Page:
Simple car seat insert to prevent upper airway narrowing in preterm infants: a pilot study.
ABSTRACT To test prospectively the hypothesis that an infant car seat modification to allow the infant's head to rest in a neutral position on the trunk would prevent narrowing of the upper airway and thus reduce oxygen desaturation in preterm infants who are restrained in car seats.
Seventeen preterm infants who were approved for discharge were evaluated in a car seat for newborns, with and without a foam insert that provided a slot for the back of the infants' head. Respiration timed inspiratory radiographs for assessment of upper airway dimensions were taken during quiet sleep in each position. Infants were monitored in each position for 30 minutes with continuous polygraphic recording of respiratory, cardiac, and nasal airflow activity and pulse oximetry.
Placement of the insert in the car seat was associated with a larger upper airway space (mean +/- standard deviation, 5.2 +/- 1.3 vs 3.6 +/- 1.4 mm). This radiologic improvement was associated with a significant reduction in the frequency of episodes of oxygen desaturation to <85% (1.5 +/- 2.1 vs 3.5 +/- 3.5 episodes/infant), of bradycardia <90 bpm (0.1 +/- 0.3 vs 1 +/- 1.7), and of arousal (median [25th, 75th], 2.5 [1.3, 4.0] vs 5.0 [4.0, 7.0]).
The cause of oxygen desaturation in preterm infants who are restrained in car seats is multifactorial. The present data strongly support the hypothesis that flexion of the head on the body is a significant contributor to these episodes and that the mechanism is posterocephalic displacement of the mandible, leading to narrowing of the upper airway. Critically, this pilot study demonstrates that the frequency of episodes of desaturation in a standard newborn car seat can be substantially reduced by placement of a simple foam insert that allows the infant to maintain the head in a neutral position on the trunk during sleep.
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ABSTRACT: The Task Force of The American Academy of Pediatrics (1996) recommends the nonprone sleeping position for asymptomatic preterm infants to prevent sudden infant death syndrome. The mechanism by which the nonprone sleeping position reduces the rate of sudden infant death syndrome is unclear for full-term infants and the precise effect of sleeping position on sleep and cardiorespiratory characteristics has never been addressed in preterm infants. The purpose of the present study was to clarify the effect of sleeping position on sleep and cardiorespiratory characteristics in preterm infants at an age when they are ready for discharge. Sixteen asymptomatic preterm infants were studied in both supine and prone sleeping positions at 36.5 +/- 0.6 weeks' postconceptional age using videosomnography. Sleep, respiratory, and heart rate characteristics were compared between the two positions using each infant as his/her own control. More awakenings (ie, arousals >/=60 seconds) were seen during all sleep states in the supine sleeping position but overall the total sleep and percent sleep state were not affected by sleeping position. After each feeding, the first quiet sleep was significantly shorter, with more heart rate variability and awakenings in the supine position. There were no significant differences in the occurrence of arousals (<60 seconds) or the incidence or severity of apnea and periodic breathing. No clinically significant apnea (>/=15 seconds), bradycardia, or oxygen desaturations were seen. In 36-week-postconceptional age preterm infants, the supine sleeping position had less quiet sleep and was associated with greater heart rate variability during the first sleep cycle after the feeding. More awakenings were seen during all sleep states in the supine position. These data support the American Academy of Pediatrics recommendation for "Back to Sleep" for asymptomatic preterm infants because more awakenings and lower threshold for arousal may provide some benefit for the infant responding to a life-threatening event. However, further studies are needed to address positional effect on the physiologic measures in preterm infants at older ages (later stages of development). Precisely what constitutes the most healthy or advantageous sleep for newborn infants remains an important question.PEDIATRICS 03/1999; 103(3):603-9. · 4.47 Impact Factor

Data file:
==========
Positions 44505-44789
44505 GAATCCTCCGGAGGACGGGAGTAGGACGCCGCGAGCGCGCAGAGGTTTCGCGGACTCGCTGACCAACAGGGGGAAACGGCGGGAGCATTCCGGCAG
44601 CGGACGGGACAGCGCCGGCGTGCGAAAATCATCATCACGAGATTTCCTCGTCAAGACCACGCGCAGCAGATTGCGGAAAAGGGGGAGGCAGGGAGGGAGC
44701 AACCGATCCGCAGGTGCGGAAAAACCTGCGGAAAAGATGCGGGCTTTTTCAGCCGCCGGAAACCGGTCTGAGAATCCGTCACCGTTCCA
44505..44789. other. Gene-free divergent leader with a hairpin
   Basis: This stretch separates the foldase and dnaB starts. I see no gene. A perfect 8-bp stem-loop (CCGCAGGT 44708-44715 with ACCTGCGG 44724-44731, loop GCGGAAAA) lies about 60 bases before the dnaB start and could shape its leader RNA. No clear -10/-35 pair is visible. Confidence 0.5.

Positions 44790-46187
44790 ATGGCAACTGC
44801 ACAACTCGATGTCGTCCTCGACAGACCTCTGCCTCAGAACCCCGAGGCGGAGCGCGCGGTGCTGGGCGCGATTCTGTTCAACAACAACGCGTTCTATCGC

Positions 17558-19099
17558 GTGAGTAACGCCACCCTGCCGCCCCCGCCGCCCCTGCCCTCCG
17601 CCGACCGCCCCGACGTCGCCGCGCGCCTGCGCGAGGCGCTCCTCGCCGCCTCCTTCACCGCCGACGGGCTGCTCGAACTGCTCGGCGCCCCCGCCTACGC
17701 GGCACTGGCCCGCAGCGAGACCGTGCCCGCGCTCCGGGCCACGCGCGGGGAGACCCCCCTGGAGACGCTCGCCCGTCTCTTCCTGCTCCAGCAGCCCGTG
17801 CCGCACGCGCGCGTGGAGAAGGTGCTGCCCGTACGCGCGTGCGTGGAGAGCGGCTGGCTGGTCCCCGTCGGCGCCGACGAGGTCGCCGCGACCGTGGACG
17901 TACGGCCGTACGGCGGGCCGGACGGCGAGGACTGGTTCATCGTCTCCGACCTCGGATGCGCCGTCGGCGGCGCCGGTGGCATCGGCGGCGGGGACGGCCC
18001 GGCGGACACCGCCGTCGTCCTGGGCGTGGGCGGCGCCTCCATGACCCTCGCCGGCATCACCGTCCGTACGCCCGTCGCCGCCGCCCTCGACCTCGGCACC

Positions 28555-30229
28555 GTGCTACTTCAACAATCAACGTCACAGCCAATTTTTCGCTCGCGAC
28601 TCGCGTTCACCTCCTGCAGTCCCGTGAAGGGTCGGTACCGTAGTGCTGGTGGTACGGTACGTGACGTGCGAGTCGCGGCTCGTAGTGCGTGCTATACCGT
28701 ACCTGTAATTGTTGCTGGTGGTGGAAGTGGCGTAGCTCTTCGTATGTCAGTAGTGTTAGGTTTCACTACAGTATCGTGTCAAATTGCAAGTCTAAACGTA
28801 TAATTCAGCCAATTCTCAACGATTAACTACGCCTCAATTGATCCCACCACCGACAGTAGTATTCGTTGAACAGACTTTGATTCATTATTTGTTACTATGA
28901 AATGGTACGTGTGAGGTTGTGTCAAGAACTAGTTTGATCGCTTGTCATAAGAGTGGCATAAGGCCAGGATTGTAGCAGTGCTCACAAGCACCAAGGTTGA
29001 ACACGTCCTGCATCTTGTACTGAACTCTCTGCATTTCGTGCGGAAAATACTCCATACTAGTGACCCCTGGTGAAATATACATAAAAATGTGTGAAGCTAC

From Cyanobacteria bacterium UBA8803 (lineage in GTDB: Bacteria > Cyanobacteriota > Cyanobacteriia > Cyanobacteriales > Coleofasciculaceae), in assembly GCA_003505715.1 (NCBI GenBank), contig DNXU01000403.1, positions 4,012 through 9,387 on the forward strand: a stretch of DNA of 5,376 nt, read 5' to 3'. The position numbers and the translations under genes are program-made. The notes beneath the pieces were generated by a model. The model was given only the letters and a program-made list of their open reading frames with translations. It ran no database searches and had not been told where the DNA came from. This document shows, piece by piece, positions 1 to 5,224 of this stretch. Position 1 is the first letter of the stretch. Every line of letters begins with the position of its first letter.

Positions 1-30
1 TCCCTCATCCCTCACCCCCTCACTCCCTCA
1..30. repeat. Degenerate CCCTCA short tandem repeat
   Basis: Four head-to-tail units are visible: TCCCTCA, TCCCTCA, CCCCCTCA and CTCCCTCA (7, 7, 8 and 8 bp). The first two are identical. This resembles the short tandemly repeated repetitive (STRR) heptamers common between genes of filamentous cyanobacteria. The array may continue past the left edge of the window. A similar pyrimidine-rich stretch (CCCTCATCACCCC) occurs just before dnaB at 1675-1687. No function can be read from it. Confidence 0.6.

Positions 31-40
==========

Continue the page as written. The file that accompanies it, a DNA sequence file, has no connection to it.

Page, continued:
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ABSTRACT: Since the danger of prone sleeping in the first 6 months of life has been publicised, there has been a dramatic and consistent reduction in the incidence of sudden infant death syndrome (SIDS). However, unexpected infant deaths and apparent life-threatening events (ALTEs) continue to occur that are clearly not associated with known epidemiological risk factors. To review the unique features of the anatomy and function of the upper airway of the young infant which contribute to increased vulnerability to hypoxia in this age group. We discuss the clinical identification of those infants at risk of obstruction or restriction of the upper airway and the management of the 'at risk' infant. In the era after the "back to sleep" campaigns, it is likely that an increasing proportion of cases of ALTEs and SIDS will be related to obstruction or limitation of upper airway size leading to sleep hypoxia/asphyxia. This type of problem may be anticipated by evaluation and investigation of infants with signs or a clinical history consistent with possible upper respiratory tract compromise, including micrognathia.Early Human Development 03/2002; 66(2):107-21. · 2.02 Impact Factor
- Journal of Pediatrics 01/1977; 89(6):982-5. · 4.04 Impact Factor